“It all started the day my favorite book went missing from the library,” says Amy Anne Ollinger, heroine of the latest middle-grade novel, Ban This Book, by former Knoxvillian Alan Gratz.
As the story opens, several books have just been challenged by an influential member of the PTA, an action that has triggered their immediate removal from the school library. The list of challenged books includes Amy Anne’s favorite, From the Mixed-up Files of Mrs. Basil E. Frankweiler, the real-life children’s classic by E. L. Konigsburg. And this indignity is the straw that breaks the outwardly meek, uncomplaining nine-year-old’s back.
Things aren’t great for Amy Anne. She’s the older sister of two little nightmares (“If there was a prize for Worst Siblings of the Century,” she thinks, “Alexis and Angelina would rank right above Fudge Hatcher, Stink Moody, and Edmund Pevensie—and Edmund Pevensie basically sold his brothers out to the White Witch for a plate of desserts”) and the daughter of two loving but frazzled parents who take her help and patience for granted. In the afternoons, Amy Anne has been hiding out in the school library, telling her parents she’s in several after-school clubs so she has an excuse to enjoy the peace and quiet before taking the late bus home. Her two huge rottweilers, Flotsam and Jetsam, are “the only ones who ever really listened to me,” she says. “With everybody else, I’d just stopped trying.”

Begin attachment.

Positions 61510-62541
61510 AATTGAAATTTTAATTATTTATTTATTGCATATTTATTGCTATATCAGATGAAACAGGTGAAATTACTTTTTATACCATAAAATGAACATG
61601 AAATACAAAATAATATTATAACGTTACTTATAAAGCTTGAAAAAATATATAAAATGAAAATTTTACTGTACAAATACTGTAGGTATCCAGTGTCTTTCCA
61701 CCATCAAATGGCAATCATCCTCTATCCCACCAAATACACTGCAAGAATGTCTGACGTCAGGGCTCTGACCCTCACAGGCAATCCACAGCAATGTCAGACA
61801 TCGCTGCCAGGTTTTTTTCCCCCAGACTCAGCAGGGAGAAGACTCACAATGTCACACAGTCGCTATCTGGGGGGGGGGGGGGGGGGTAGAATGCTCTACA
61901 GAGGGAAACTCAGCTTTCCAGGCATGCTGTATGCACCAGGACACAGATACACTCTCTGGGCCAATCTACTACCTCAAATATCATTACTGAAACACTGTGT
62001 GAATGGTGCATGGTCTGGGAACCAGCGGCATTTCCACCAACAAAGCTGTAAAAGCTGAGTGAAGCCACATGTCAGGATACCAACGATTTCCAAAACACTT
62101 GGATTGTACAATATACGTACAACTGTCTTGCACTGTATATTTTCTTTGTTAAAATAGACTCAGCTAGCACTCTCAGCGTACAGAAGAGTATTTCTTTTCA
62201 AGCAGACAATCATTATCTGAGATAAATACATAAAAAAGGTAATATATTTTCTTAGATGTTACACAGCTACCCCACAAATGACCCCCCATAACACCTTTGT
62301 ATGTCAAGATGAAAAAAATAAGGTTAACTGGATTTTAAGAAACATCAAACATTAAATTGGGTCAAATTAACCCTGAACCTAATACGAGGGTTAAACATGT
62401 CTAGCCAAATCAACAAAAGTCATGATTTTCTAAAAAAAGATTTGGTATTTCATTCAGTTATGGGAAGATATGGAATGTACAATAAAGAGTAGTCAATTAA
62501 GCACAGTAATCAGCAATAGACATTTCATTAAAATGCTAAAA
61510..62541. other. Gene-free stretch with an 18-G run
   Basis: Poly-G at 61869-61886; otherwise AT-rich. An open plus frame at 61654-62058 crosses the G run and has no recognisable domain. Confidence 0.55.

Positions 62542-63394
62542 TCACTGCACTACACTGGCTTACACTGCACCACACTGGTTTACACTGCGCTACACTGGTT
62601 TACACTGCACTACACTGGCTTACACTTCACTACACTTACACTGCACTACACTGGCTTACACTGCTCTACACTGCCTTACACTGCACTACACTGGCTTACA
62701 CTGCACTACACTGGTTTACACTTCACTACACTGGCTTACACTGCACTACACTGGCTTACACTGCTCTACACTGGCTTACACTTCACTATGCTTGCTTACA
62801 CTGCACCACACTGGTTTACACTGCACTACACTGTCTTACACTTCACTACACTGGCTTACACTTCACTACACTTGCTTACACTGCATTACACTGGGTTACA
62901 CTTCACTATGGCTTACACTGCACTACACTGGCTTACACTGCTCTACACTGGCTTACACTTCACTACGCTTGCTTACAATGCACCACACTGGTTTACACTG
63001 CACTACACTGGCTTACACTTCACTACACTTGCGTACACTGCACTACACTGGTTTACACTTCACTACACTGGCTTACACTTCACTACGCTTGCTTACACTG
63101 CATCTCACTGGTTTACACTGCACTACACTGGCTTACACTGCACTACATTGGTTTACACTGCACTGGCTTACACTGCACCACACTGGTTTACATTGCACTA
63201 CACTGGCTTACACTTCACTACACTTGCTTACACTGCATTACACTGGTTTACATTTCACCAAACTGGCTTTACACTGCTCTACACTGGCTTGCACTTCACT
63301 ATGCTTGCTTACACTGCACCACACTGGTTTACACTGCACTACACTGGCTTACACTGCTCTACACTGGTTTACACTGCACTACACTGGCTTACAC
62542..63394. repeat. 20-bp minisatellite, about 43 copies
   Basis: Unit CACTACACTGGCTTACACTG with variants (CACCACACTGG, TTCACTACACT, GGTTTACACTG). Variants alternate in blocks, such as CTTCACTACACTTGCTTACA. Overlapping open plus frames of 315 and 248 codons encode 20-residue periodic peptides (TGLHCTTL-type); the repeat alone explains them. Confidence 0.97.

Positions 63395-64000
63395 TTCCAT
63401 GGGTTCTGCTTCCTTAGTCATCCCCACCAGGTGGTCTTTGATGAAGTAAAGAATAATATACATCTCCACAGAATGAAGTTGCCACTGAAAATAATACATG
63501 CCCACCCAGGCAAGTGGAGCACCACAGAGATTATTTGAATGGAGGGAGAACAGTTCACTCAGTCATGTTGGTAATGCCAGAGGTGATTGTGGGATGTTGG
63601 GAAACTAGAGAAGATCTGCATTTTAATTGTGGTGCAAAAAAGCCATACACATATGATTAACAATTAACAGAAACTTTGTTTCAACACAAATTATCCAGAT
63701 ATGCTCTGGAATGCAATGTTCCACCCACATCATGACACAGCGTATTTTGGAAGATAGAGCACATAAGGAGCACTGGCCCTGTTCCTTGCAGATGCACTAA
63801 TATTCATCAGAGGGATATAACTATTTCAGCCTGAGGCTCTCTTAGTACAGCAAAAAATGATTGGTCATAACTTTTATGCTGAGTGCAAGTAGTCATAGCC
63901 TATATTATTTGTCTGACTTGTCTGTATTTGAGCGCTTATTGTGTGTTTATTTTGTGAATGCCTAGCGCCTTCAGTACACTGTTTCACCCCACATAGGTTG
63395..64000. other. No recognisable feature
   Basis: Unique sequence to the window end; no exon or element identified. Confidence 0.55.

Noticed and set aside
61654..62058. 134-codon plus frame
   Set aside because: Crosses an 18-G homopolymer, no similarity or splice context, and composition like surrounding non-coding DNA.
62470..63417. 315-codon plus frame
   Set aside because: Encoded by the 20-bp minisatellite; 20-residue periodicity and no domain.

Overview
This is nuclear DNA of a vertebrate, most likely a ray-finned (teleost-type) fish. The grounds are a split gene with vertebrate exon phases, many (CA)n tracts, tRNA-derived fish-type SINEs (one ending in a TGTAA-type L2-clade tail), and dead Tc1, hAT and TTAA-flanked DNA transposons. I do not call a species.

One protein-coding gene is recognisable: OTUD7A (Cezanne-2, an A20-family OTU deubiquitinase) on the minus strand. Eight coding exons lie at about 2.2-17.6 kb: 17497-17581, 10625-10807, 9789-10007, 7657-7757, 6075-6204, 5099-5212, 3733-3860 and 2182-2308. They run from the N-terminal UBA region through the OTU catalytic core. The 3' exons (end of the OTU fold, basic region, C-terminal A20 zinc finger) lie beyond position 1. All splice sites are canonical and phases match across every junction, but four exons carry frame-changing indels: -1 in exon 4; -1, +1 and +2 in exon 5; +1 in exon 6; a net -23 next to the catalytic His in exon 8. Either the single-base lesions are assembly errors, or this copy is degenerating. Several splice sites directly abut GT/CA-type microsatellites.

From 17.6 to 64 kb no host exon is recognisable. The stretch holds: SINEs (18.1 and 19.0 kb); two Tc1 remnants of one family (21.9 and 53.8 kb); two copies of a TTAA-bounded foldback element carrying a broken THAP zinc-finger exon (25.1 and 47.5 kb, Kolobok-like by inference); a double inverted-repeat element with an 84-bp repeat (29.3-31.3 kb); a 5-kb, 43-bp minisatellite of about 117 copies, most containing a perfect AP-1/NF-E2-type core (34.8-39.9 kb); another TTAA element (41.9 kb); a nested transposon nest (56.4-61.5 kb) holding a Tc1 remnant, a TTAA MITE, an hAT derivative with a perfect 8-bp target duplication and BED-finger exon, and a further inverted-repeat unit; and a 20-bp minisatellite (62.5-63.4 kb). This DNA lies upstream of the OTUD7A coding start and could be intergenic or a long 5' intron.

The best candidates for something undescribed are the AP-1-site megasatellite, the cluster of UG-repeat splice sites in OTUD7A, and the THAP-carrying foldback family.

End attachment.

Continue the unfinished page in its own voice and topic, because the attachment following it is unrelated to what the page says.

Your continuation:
Amy Anne prefers to keep a low profile, but she is not about to take the challenge to her favorite library book lying down. She promises Mrs. Jones, the school librarian, that she will appear at the upcoming school-board meeting to defend it against the censors. At the meeting, though, she can’t muster the courage to stand up and speak, and afterward she’s more discouraged than ever. Even when her dad buys a copy of From the Mixed-up Files of Mrs. Basil E. Frankweiler for her to keep at home, Amy Anne can’t manage to ignore the greater problem: “I was glad to have my own copy, but I couldn’t help thinking about that book that wasn’t on the library shelves anymore and how I would never have known [it] was my favorite book if I hadn’t found it there in the first place.”
Along with a few like-minded new friends, she embarks on the boldest undertaking of her young life: to preserve the spirit of intellectual freedom at her school library. “All the book challenges were because one person saw a book in a very different way than somebody else,” she realizes. “Which was fine. Everybody had the right to interpret any book any way they wanted to. What they couldn’t do then was tell everybody else their interpretation was the only interpretation.”
Ban This Book is an endearing story with themes sure to warm any bookworm’s heart, including the unique value of libraries, the various pitfalls of censorship, and the life-changing potential of books. “I had never seen each book as such a valuable thing before,” thinks Amy Anne. “Even the books I wasn’t interested in reading were like gold. It didn’t matter what was inside them. … One person’s Captain Underpants was another person’s From the Mixed-up Files of Mrs. Basil E. Frankweiler.” Book lovers and their parents will rejoice in Ban This Book’s powerful and positive message.
Kathryn Justice Leache lives Memphis, her hometown. Her life among books has included work as a librarian and stints as a bookseller at Square Books and The Booksellers at Laurelwood. She will soon be working at Novel, an independent bookstore opening in summer 2017 in Memphis.